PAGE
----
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Featured in the February 2014 issue

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William Dodd was born in Bourne in 1729 the son of the vicar. William was a bright lad who went off to Cambridge in 1746 and achieved a BA degree. But mixing with wealthier and more affluent students he also acquired a liking for the high life.

After Cambridge he headed for London in search of a literary career and the bright lights, the latter leading him into debt. On one of his visits to the theatre he met and later married Mary Perkins, the daughter of a domestic servant. Mary was a very attractive girl, but the marriage did nothing to improve his finances or his social status.

William did some writing and in 1752 enjoyed a major success with ‘The Beauties of Shakespeare’, which brought him some of the fame he craved. He was, however, still spending far more than he earned and in 1753 his father persuaded him to take holy orders and he was appointed curate at a church in West Ham. He also preached at other churches but none which brought him to the attention of the rich and famous which he desperately desired.

In 1758 a new and controversial charity emerged ‘for penitent prostitutes’, which opened in the name of Magdalen Hospital. Dodd was appointed Chaplain at £100 a year. The chapel there provided a base from which he could launch a preaching career, which would bring him to the attention of much more influential people.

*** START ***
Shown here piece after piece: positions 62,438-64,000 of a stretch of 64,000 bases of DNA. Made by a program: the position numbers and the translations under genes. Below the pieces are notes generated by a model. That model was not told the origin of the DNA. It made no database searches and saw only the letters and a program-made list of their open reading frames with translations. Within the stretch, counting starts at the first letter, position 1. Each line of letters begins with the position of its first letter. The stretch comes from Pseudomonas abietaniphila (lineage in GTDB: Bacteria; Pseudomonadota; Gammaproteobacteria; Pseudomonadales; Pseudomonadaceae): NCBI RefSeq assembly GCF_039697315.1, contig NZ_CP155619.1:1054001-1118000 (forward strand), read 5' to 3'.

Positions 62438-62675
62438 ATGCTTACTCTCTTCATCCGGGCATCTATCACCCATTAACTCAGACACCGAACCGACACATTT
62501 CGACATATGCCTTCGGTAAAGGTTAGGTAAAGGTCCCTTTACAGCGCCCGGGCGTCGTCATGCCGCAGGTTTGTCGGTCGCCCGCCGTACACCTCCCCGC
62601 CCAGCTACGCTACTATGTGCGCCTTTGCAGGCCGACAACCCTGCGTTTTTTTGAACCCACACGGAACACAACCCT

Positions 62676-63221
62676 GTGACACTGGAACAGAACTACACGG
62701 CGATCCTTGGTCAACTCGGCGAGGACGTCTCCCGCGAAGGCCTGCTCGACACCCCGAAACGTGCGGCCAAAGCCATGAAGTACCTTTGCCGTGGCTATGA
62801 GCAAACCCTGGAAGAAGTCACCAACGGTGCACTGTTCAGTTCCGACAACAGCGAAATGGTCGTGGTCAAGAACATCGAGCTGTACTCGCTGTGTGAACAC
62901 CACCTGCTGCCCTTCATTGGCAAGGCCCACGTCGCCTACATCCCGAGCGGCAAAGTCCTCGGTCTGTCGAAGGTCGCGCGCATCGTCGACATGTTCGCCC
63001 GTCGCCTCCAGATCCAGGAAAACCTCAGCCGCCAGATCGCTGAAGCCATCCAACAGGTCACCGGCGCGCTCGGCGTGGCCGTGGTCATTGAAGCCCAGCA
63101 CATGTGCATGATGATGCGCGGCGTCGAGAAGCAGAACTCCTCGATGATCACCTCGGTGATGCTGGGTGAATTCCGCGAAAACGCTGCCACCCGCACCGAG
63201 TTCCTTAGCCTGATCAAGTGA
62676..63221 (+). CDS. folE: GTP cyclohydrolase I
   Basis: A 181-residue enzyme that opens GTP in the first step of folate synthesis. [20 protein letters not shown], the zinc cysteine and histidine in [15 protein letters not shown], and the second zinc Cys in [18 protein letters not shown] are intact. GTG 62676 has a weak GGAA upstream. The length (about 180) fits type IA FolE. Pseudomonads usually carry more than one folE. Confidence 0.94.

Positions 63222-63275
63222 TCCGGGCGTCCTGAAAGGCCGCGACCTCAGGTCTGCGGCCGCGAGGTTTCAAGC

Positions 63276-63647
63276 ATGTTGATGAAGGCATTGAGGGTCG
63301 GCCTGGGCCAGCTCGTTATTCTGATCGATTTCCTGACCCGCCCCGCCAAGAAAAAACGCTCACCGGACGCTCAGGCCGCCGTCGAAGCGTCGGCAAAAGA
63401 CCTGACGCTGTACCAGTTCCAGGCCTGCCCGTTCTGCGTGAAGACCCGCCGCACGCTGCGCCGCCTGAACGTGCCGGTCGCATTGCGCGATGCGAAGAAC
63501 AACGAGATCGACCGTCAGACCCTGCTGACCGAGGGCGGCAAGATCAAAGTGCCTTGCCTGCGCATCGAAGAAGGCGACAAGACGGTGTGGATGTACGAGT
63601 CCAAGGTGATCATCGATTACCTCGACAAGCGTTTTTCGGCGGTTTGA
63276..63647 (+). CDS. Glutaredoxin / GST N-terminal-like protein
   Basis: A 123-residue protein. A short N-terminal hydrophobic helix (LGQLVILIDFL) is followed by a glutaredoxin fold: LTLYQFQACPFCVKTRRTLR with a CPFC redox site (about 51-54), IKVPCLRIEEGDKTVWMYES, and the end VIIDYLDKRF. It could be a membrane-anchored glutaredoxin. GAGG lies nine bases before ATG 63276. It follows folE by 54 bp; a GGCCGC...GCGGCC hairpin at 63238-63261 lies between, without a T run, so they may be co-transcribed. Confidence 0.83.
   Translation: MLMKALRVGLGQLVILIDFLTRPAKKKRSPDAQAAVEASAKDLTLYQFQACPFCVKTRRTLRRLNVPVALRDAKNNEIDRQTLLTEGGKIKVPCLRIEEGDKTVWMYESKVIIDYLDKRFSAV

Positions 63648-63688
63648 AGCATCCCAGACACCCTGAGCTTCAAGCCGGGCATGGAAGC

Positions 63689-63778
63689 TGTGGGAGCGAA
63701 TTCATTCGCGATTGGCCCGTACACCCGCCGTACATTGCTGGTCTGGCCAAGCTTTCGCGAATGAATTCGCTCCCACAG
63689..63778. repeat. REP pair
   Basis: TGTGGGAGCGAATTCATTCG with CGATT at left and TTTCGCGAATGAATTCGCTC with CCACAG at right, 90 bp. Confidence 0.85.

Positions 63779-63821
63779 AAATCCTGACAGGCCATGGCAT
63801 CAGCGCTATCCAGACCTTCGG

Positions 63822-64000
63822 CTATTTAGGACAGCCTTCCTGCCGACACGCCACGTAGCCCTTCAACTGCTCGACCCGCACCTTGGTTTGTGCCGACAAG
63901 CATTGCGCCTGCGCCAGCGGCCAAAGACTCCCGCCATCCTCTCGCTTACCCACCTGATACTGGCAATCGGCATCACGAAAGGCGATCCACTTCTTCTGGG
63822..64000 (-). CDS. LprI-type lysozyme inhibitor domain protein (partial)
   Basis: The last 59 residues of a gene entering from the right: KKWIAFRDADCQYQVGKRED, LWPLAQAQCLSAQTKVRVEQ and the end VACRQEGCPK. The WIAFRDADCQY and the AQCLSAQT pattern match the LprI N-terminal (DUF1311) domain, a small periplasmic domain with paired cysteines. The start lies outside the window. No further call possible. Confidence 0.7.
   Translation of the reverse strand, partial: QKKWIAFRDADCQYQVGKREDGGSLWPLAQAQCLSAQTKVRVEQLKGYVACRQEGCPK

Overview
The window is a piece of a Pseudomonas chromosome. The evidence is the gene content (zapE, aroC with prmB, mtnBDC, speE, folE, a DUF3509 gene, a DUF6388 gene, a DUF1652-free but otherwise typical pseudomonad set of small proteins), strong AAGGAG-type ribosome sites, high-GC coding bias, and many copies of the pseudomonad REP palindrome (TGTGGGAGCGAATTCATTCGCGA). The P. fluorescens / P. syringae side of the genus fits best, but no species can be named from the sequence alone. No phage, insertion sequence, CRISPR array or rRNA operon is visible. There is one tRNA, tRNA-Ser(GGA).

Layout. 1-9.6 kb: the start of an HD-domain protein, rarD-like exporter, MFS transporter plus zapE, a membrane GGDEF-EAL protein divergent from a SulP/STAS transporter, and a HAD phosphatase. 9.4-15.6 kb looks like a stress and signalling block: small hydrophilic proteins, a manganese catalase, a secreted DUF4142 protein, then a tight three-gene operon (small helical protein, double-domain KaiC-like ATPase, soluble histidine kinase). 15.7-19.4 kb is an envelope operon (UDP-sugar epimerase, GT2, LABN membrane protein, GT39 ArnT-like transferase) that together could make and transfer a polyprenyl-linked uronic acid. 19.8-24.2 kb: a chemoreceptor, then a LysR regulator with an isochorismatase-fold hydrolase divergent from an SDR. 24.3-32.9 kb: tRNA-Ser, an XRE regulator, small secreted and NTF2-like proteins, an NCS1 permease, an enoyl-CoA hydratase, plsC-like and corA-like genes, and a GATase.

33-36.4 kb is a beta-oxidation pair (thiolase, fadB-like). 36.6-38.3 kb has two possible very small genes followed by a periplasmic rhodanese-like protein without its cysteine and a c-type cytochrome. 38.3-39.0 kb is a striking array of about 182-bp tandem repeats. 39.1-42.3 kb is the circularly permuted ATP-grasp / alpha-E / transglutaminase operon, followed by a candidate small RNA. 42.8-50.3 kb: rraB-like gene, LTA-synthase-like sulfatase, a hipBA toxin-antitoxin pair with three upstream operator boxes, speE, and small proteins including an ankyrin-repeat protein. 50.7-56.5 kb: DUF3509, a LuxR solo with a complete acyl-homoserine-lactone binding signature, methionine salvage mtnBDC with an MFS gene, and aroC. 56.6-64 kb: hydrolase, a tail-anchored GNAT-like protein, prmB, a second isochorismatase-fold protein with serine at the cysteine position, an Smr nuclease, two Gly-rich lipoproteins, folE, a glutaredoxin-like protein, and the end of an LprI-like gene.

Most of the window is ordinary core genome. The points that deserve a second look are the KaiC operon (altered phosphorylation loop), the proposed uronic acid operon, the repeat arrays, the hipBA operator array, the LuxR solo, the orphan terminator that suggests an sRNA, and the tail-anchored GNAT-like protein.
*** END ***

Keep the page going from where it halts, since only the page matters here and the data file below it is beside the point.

The now flamboyant Dodd became a popular preacher who attracted large crowds. The chapel was packed every Sunday and the congregation included well-known names from the West End, many travelling by specially chartered coaches.

In 1763 he was appointed Chaplain to the King and tutor to Philip Stanhope, later 5th Earl of Chesterfield, but money was still a problem because of his extravagant lifestyle. In 1774, in an attempt to secure the lucrative position of Rector of St George’s, Hanover Square, he tried to bribe Lady Apsley, wife of the Lord Chancellor. When his actions were exposed he was dismissed from all his existing posts. He became a figure of public ridicule, being taunted as Dr Simony in a West End play. He fled to France until the scandal died down.

On his return in 1777 he tried to clear his debts by forging a bond for £4,200 in the name of the Earl of Chesterfield. The forgery was eventually detected and Dodd was tried and convicted. Crime was widespread at this time, with few preventative measures and no organised police. The only real deterrent was to punish severely the few who were actually caught. Dodd was sentenced to death.

Being something of a celebrity Dodd was able to secure a private room in the old Newgate Gaol and entertain all the visitors he wanted. A petition was signed by 23,000 people including Samuel Johnson, but all went unheeded and the day of his execution arrived. Such were the crowds that it took three hours to travel the two miles to the gallows at Tyburn.

Dodd was hanged on 27th June 1777 alongside a youth who had stolen 30 shillings. Dodd’s supporters were hopeful to the end. Executions were so inefficient in those days that it was often possible to cut a man down and revive him in a hot bath, but the crowds were so huge that they were not able to get him to the bath in time. So ended the life of one of Lincolnshire’s most notorious clergymen.

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